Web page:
Everyone connected with finance in India has their own favourite stories about bizarre things being done in Indian finance as far as the system of policy-making, regulation and supervision is concerned. I recently wrote about the recent SEBI disgorgement order and about the separation between commodity futures and finance.
Today, in Business Standard, A. V. Rajwade has an excellent piece titled Regulatory anomalies which should really be called Regulatory anomalies: RBI edition. His checklist is:
1. The death of the interest rate futures contract:
Take, for example, the question of exchange-traded interest rate derivatives. In theory, a few contracts were introduced with much fanfare in the middle of 2003, but failed to take off. The principal reason was that commercial banks, which are by far the largest players in the bond market, were allowed to use exchange-traded derivatives only for hedging. Inasmuch as all the banks have long positions in government securities, they could have only sold the derivative contracts. With nobody on the opposite side, the market never took off. The irony of the regulatory regime is that, while banks cannot take trading positions in exchange-traded derivatives, they are free to do so in the OTC derivative market. This seems perverse, all the more so when exchange-traded derivatives are far safer than their OTC counterparts!
I agree. In addition to the above, there was one more catch: RBI wanted banks to hold greater capital backing an exposure on the exchange-traded contract when compared with the OTC contract. This was wrong because the exchange-traded contract is backed by the clearing corporation (a zero-leverage, specialised risk management shop holding only transparent assets) while the OTC contract is typically against another bank (a 20:1 leveraged financial firm holding opaque assets). This did not make sense either.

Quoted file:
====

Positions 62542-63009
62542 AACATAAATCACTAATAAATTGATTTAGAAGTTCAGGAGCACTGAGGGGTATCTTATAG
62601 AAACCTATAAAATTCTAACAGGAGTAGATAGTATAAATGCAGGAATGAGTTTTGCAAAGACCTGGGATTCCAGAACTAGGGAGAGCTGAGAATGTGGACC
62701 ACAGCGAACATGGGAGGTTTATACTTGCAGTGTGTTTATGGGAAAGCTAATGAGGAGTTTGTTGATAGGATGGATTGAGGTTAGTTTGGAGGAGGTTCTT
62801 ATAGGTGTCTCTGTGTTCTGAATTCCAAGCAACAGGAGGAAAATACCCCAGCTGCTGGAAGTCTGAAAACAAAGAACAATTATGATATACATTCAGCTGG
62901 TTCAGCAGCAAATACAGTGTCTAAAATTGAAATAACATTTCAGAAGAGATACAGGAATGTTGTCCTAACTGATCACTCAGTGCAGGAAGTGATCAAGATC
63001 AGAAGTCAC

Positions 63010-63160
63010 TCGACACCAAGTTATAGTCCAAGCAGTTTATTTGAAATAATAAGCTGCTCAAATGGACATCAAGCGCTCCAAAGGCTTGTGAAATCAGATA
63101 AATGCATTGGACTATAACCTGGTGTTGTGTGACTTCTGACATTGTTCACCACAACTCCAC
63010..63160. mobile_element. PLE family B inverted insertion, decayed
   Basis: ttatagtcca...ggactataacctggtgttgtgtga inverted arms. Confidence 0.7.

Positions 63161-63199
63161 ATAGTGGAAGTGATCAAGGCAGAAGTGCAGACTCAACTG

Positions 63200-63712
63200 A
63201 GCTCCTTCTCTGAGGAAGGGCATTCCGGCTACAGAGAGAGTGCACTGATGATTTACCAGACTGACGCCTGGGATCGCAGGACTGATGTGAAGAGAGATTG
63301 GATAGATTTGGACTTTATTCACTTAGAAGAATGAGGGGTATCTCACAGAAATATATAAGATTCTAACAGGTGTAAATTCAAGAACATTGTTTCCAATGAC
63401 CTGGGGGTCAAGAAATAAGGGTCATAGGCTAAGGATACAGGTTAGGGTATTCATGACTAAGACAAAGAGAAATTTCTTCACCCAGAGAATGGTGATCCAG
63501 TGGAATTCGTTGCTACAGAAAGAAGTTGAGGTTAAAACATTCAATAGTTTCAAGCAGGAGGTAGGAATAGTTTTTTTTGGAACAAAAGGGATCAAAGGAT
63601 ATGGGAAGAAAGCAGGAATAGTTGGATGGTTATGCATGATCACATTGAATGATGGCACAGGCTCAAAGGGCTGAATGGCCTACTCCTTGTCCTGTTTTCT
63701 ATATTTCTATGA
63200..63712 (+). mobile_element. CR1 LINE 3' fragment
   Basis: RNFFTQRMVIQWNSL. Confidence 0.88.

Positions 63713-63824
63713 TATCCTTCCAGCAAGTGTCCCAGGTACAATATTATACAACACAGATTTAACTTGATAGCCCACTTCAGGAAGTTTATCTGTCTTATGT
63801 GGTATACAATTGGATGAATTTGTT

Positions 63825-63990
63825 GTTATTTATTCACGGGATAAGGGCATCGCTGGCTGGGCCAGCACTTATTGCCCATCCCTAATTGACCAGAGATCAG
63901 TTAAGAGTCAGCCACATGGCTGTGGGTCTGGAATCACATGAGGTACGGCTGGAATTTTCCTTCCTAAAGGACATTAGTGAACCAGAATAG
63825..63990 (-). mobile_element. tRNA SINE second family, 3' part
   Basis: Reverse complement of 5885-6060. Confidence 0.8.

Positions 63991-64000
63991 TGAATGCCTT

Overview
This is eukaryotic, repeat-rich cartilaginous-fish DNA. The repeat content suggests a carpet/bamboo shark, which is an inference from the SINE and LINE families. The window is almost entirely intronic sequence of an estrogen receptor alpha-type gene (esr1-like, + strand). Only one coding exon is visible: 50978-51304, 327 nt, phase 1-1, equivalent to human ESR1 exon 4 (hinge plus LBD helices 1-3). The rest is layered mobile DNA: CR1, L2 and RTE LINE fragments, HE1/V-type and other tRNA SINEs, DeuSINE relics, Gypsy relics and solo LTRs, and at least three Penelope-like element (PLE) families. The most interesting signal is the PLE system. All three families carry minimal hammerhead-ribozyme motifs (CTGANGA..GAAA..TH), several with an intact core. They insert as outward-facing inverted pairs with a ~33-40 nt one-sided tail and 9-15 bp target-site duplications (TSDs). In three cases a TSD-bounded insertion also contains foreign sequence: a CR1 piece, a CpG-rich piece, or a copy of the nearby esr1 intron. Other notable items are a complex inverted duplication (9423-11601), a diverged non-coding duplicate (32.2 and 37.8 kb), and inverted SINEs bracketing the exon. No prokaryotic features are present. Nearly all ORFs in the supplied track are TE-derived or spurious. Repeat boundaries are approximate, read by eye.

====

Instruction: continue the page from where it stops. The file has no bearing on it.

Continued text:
A lot has been made about the difficulties with cash-settled futures on a notional 10-year zero coupon bond. I agree with Rajwade in his emphhasis that the regulatory problems were the real difficulty. When you look at liquid bonds with a roughly 10-year maturity, there are correlations between the market price and the model price in excess of 0.8 - i.e. the contract tracked the (messy) spot market pretty well. The most important reason for the death of the contract was the regulatory treatment.
2. Mistakes in measuring the market risk of bond portfolios:
Consider another example. For measuring the market risk on bond portfolios, the central bank has prescribed the use of modified duration. The modified duration is used to estimate the price change in the value of a bond, arising from higher yields. Regulations require the price change to be calculated based on a 1 per cent yield change at the short end, but 0.6 per cent for longer maturities. This seems to be borrowed from western markets, where the yield volatility is more at the short end, and less at the long end. On the other hand, empirical evidence in India is exactly the opposite: yield volatility at the long end is more than at the short end. Surely we should not be borrowing western models and numbers without testing them empirically for conditions in the Indian market? (The same criticism is applicable to the decay factor of .94 used for calculating EWMA-based value at risk.)
(Aside: the ML estimate of the Risk Metrics lambda for Nifty works out to 0.96, so the difference there isn't economically significant). On the subject of risk measurement for interest rate risk, Jayanth Varma and I had done a fair bit of empirical work with Indian data on the time-series of the spot yield curve, leading up to the SEBI regs for interest rate futures. More generally, on the subject of the interest rate exposure of Indian banks, Ila Patnaik and I have done empirical work which finds that after complying with all RBI regulations, the banks have held huge interest rate anyway. This work was known from early 2002 onwards, but after that, it didn't seem to affect thinking on regulation. To say this in a technical way, after controlling for bank characteristics, the year-fixed-effect dummies are all insignificant. To say this in a non-technical way, even after RBI knew that the banks were carrying huge interest rate risk, nothing was done to solve the problem. [Links to material on these issues]